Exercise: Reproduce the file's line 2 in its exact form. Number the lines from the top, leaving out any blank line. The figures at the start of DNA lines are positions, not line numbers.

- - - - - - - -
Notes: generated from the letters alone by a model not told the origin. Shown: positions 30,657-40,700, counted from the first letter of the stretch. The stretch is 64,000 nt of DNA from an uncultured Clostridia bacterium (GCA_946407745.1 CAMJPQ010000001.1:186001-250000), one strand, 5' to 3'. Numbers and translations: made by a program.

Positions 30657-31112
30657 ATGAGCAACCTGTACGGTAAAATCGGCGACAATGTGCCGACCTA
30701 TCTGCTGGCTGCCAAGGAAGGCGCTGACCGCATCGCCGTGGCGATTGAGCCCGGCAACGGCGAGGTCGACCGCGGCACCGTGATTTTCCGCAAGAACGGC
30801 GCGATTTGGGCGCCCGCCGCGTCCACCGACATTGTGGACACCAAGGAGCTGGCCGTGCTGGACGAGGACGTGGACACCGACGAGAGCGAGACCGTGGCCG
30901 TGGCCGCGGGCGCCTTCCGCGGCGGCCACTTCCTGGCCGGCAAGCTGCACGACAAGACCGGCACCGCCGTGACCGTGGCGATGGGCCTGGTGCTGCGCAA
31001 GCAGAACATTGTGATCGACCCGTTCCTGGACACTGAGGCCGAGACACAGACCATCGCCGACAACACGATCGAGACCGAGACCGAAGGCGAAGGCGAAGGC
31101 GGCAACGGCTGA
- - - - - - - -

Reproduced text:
Positions 30657-31112